Peace deal announced between Yemeni government, separatists

Saudi crown prince describes agreement as a crucial step towards a political solution to end Yemen's bloody war.

    Saudi Crown Prince Mohammed bin Salman announced the agreement between the Yemeni government and southern separatists to end a power struggle [Handout/EPA]
    Saudi Crown Prince Mohammed bin Salman announced the agreement between the Yemeni government and southern separatists to end a power struggle [Handout/EPA]

    Yemen's internationally recognised government and UAE-backed separatists have signed a power-sharing deal to halt infighting.

    Saudi Crown Prince Mohammed bin Salman announced the agreement between the Yemeni government and southern separatists to end a power struggle in the war-torn country's south, Saudi state TV reported on Tuesday.

    Crown Prince Mohammed described the "Riyadh Agreement" as a crucial step towards a political solution to end Yemen's bloody four-year war.

    "This agreement will open a new period of stability in Yemen. The kingdom of Saudi Arabia stands with you," the Saudi crown prince said at a signing ceremony in Riyadh aired on state television.

    "It's a joyful day in Saudi as the two sides come together."

    The agreement will result in a government reshuffle to include the separatists with equal representation, and their armed forces will be placed under government control. 

    All military and security forces will be incorporated into the defence and interior ministries.

    Peter Salisbury, Yemen expert at the Crisis International Group, a Brussels-based think-tank, said the agreement solves two short-term problems - if it can be successfully implemented.

    It prevents a war-within-a-war between the southern separatists and Hadi's government. It also provides more credibility to future government negotiations with the Houthis.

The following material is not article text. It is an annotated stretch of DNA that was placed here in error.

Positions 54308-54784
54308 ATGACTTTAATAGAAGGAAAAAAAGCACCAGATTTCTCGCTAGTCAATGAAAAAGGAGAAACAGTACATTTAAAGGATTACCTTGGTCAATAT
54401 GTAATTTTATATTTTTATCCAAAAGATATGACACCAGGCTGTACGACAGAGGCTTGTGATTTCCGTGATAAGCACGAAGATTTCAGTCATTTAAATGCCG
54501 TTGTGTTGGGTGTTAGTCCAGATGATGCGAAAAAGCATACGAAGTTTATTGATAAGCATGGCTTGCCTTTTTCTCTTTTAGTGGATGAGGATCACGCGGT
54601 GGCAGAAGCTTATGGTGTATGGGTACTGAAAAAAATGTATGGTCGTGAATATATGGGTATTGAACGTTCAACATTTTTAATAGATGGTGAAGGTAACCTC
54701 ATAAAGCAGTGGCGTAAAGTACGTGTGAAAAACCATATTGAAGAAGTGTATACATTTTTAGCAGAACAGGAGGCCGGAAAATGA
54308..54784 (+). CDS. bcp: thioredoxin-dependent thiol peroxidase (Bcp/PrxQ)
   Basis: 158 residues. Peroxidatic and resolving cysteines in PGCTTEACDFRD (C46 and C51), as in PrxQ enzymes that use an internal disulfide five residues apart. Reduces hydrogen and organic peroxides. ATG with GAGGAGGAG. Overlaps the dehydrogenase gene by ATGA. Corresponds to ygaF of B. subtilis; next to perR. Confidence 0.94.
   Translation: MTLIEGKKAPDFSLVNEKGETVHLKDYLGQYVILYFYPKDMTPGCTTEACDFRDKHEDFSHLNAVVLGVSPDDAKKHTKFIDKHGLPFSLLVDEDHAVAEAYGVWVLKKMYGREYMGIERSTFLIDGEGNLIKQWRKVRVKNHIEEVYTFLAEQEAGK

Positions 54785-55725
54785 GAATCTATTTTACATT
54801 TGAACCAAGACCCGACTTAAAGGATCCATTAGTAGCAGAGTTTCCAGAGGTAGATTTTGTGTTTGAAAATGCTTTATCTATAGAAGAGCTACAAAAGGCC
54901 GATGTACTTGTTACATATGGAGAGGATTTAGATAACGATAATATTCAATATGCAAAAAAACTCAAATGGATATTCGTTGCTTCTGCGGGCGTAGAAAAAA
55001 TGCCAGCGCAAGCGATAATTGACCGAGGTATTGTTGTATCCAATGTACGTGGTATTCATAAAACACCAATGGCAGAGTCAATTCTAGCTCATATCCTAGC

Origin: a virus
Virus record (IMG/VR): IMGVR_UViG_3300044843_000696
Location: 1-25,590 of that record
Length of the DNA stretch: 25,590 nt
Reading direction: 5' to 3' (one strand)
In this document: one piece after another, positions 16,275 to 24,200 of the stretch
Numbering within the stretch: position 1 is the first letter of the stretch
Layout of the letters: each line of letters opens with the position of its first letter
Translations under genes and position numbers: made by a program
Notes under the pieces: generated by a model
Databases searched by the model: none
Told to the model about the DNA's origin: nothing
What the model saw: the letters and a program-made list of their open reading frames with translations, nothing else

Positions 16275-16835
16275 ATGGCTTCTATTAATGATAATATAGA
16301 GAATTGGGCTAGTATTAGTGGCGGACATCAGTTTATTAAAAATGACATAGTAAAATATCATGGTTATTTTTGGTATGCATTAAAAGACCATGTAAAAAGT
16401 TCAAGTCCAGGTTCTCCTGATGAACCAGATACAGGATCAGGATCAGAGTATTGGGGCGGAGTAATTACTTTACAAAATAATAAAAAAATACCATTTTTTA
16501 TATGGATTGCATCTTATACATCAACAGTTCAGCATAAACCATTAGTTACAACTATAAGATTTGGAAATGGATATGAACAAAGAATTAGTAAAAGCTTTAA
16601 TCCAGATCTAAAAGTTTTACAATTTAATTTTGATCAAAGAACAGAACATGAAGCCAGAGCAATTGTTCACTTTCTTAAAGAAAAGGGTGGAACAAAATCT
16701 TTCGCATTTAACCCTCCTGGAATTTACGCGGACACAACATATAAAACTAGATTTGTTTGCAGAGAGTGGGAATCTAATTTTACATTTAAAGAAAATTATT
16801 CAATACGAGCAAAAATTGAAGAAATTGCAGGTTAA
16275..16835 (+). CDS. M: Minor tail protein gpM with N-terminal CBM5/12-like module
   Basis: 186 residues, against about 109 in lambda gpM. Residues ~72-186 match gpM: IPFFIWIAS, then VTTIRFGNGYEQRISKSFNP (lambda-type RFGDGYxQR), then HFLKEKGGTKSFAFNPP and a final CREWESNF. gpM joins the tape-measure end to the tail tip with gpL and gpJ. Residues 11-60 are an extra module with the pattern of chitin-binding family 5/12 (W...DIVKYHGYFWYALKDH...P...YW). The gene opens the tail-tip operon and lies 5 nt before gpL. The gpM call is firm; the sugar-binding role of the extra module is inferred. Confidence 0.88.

However, Salisbury cautioned the deal "is loosely worded and open to interpretation ... and sets an ambitious timeline for implementation". 

    Damaging infighting

    In August, the UAE-backed separatist movement, which seeks self-rule in southern Yemen, turned on government troops as its forces seized their interim seat in the city of Aden.

    Weeks of bloody infighting stoked fears of a further weakening of the anti-Houthi rebel bloc and undermining chances for finding a negotiated solution to the civil war.

    The UN special envoy for Yemen, Martin Griffiths, congratulated the two sides on the deal.

    "The signing of this agreement is an important step for our collective efforts to advance a peaceful settlement to the conflict in Yemen," he said in a statement. "Listening to southern stakeholders is important to the political efforts to achieve peace in the country."

    Catherine Shakdam, a former UN Security Council Yemen consultant, told Al Jazeera that Tuesday's agreement was "very significant".

    "If anything, I think it will be a blueprint or a cornerstone for bringing peace to Yemen altogether," Shakdam said.

    "It offers some degree of consensus, maybe not with all the actors involved in this war in Yemen, but at least some of them. And I think it will allow for a reason to return and it demonstrates to all actors that a peace can be brokered."

    Battling the Houthis

    The UAE-supported separatist Southern Transitional Council (STC) and Yemen President Abd-Rabbu Mansour Hadi's Saudi-backed government had earlier agreed to an initial deal designed to end the infighting.

    The STC is a Yemeni group that joined the Saudi-led military alliance, which first intervened in Yemen in March 2015 to restore Hadi's government shortly after it was removed from the capital, Sanaa, by the Houthi rebels.

    Riyadh has sought to refocus the Saudi-Emirati-led coalition on fighting the Houthis on its border, after the rebels repeatedly launched missiles and drone attacks on Saudi cities in recent years.

    The kingdom has in recent weeks increased its military presence in southern Yemen, bringing in additional troops, armoured vehicles, tanks and other military equipment.

    It took control of Aden earlier this month after the UAE withdrew some of its forces from the city.

    The war in Yemen has claimed tens of thousands of lives, pushed millions to the brink of famine, and spawned the world's most devastating humanitarian crisis.

    Mohdar al-Omari, a commander with the southern separatist militia, welcomed news of Tuesday's deal.

    "We congratulate our southern people with the Riyadh agreement, which is the only solution to the current situation, and we send our congratulations to our military and political leadership for this great and historic occasion."

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    SOURCE: Al Jazeera and news agencies